“It’s absurd.” This was the response that Olga Jonasson – a medical student at the University of Illinois at Chicago College of Medicine – received from her chief Dr. Warren Cole when she told him that she wanted to become a surgeon. It was the late 1950s, a time when female surgeons were sparse.
Twenty years later, Dr. Jonasson became the first woman in the United States to be named chief of surgery.
“Olga Jonasson cuts through sexist barriers and takes over surgery at County Cook Hospital,” states a headline from an article published in People magazine in 1978, proving that the idea of a female surgeon was not so “absurd” after all.
Ten years on, Dr. Jonasson was announced as the chair of the Department of Surgery at the Ohio State University, becoming the first woman in the U.S. to hold such a position.
Today, there are 16 female chairs of surgical departments across the U.S. and Canada, and women make up around half of surgical residents in the U.S.
“I think this was incredibly important to see a woman who was so competent and professional chosen to lead a department of surgery at a major institution,” Dr. Mary Hawn, chair of the Department of Surgery at Stanford University School of Medicine in California, told Medical News Today.
In the second of a series of articles celebrating female role models in medicine, we explore Dr. Jonasson’s life and career.
How has Dr. Jonasson helped to shape the current landscape for leadership among female surgeons? What challenges remain for women in surgery?
Up until 1970, women in the U.S. and Canada made up no more than 6 percent of students in medical school, and in 1980, only 2 percent of surgical residents in the U.S. were women.
Dr. Constance Bonbrest – who studied with Dr. Jonasson at UIC – said in 2006 that they were frequently dismissed by male colleagues and patients, who often commented that they “should stay home instead of taking up a job that a man should fill.”
“It was an uphill struggle. It really was,” she added. “But Olga was so good at what she did, so skillful that she just amazed them all.”
Dr. Jonasson’s passion and enthusiasm for surgery could not be denied, and this extended beyond the operating room.
“When a motorcyclist whizzed past and was not wearing a helmet, she gunned her engine, raced alongside him, rolled down her window, and nonchalantly handed him a kidney donor card,” recalled her friend Jane Meyer. “It was her way of reminding young bikers that kidneys are obtained for transplant from just such a case and she was always promoting her causes.”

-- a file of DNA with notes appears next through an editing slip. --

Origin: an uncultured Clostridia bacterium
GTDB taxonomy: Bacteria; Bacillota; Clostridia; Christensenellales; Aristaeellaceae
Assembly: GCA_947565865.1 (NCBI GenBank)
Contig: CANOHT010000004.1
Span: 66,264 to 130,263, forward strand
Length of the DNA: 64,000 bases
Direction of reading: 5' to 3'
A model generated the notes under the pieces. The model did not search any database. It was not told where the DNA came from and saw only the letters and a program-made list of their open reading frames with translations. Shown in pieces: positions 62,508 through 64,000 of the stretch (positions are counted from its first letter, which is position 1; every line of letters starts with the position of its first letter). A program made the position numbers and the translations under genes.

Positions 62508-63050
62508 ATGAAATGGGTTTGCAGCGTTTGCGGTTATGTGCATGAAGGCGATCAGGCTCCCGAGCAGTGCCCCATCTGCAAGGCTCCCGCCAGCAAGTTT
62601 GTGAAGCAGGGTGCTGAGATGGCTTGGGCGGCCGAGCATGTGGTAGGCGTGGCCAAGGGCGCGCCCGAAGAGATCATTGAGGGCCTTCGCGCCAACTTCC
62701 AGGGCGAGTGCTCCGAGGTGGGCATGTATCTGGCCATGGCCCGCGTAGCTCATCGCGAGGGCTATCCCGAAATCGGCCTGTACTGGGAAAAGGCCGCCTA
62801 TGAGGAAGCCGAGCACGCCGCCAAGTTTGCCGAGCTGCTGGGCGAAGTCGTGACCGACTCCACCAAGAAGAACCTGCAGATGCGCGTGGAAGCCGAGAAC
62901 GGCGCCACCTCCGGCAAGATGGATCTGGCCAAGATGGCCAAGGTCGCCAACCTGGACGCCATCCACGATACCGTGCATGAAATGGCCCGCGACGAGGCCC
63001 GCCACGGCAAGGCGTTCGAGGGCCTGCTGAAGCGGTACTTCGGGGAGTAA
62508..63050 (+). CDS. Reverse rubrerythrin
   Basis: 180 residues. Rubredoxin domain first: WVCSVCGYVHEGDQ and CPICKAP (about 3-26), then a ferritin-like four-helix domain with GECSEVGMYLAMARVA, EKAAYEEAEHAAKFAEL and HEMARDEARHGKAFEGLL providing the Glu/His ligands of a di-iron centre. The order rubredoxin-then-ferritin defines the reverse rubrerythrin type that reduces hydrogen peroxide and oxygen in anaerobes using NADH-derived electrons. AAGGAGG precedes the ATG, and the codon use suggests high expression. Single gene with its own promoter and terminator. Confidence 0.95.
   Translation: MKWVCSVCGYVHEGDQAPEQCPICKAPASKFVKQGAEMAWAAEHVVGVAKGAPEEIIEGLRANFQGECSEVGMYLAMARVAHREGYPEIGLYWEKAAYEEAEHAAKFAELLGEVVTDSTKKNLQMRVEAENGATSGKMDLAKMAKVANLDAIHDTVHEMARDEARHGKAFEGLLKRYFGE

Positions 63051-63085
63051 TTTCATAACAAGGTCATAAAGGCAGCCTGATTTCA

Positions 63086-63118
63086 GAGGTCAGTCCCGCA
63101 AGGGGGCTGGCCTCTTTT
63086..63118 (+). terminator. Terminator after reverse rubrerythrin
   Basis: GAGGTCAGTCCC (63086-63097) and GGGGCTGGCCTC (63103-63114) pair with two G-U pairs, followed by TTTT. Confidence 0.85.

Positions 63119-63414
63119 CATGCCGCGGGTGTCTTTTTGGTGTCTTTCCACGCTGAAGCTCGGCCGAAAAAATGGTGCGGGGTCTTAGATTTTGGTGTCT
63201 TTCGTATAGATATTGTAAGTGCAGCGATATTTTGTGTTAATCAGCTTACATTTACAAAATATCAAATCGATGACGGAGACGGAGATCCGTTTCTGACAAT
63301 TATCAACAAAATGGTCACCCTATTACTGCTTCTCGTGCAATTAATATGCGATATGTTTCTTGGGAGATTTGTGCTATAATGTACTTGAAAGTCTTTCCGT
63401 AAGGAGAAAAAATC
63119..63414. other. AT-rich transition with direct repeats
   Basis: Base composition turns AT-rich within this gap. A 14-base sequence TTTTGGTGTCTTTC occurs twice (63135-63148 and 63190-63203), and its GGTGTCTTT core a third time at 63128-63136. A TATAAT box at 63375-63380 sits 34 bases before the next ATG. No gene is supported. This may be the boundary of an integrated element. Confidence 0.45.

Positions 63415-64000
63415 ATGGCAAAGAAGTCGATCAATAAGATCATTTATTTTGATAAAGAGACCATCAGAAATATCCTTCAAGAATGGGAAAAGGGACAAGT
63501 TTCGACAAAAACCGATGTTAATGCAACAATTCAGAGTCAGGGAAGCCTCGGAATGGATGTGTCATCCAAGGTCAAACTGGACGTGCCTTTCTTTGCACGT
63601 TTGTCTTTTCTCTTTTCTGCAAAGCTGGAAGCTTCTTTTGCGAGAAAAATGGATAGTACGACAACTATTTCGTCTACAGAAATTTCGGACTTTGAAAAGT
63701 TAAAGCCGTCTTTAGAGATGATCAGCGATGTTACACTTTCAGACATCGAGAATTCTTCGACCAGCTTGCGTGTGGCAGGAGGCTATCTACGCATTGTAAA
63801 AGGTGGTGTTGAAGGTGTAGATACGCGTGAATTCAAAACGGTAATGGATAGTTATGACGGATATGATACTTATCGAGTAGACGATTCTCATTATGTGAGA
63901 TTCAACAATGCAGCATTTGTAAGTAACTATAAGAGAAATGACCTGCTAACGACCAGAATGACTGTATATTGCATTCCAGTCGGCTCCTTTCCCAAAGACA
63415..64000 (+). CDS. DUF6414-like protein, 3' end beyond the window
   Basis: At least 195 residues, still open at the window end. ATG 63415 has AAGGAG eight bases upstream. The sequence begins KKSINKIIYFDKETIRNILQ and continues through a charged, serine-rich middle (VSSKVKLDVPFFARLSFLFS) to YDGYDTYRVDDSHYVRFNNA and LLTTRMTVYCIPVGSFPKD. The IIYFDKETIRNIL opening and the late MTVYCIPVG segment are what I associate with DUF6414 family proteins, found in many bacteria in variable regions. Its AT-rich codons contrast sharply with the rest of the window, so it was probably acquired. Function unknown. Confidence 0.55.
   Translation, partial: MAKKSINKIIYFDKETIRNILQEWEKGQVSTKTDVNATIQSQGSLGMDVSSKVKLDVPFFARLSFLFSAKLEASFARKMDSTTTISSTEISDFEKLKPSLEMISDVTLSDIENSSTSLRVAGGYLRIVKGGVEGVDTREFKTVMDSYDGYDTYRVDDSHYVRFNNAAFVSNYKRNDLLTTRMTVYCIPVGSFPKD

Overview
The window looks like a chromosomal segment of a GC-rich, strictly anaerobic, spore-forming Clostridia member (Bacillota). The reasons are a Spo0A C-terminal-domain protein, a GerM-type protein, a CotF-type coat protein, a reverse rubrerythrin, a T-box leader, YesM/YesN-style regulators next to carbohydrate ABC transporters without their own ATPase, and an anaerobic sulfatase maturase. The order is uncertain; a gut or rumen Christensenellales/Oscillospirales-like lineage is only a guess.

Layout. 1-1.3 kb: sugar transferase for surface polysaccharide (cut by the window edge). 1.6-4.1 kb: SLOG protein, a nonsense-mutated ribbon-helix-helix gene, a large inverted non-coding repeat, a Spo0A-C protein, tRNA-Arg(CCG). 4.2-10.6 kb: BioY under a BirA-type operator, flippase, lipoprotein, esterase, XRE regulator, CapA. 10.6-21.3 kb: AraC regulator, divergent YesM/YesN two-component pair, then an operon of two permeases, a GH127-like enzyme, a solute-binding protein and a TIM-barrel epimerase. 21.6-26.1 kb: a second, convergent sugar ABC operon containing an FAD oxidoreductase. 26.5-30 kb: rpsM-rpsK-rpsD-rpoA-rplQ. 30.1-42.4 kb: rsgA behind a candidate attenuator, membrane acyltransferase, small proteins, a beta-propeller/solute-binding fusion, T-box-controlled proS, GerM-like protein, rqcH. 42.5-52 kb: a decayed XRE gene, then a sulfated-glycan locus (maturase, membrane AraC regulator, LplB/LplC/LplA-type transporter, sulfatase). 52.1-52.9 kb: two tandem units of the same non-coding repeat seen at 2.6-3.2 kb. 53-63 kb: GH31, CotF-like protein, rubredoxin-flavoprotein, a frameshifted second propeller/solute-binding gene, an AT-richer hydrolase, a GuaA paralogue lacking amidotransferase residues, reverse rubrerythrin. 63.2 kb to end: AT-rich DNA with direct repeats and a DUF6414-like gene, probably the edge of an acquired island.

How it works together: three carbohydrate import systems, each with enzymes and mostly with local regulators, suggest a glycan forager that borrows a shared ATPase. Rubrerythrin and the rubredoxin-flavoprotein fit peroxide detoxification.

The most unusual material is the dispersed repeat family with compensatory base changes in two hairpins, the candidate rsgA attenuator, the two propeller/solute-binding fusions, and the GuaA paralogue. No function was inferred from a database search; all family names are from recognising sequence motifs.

Through her spirited personality and exceptional surgical skills, Dr. Jonasson gained much respect in a field that was highly male centric.
“In my mind, she represented all that was admirable about surgeons and doctors […] and it had absolutely nothing to do with her being a woman. It had only to do with who she was and how she related to those around her,” said Dr. Charles J.H. Stolar, who worked alongside Dr. Jonasson at UIC between 1974 and 1980, when she was a general surgery attendant.
“Her intimidating qualities notwithstanding she was held in awe by all of us residents. She represented the quintessential surgeon […] smart, accurate, adept, clever, direct, compassionate, and honest. We all wanted to be like OJ, and still do,” he added.
These enviable characteristics got her far, earning her the title of the first woman in the U.S. to head an academic surgical department – an achievement that inspired a number of female surgeons to follow suit.
“Her becoming chair showed us all that it could be you being chair,” Dr. Julie A. Freischlag – vice chancellor of human health science at the University of California-Davis, and former chair of the Johns Hopkins Department of Surgery – told MNT.
Dr. Freischlag has never hidden the fact that Dr. Jonasson was a big career influence. In a 2015 lecture on women in academic medicine, she thanked Dr. Jonasson for “inspiring women like me to pursue my passion for surgery.”
Echoing Dr. Freischlag’s sentiment is Dr. Hawn, who told MNT that Dr. Jonasson inspired her in “both the field of transplantation and as a surgical leader.”
Dr. Nancy Ascher, chair of the Department of Surgery at the University of California San Francisco (UCSF), added: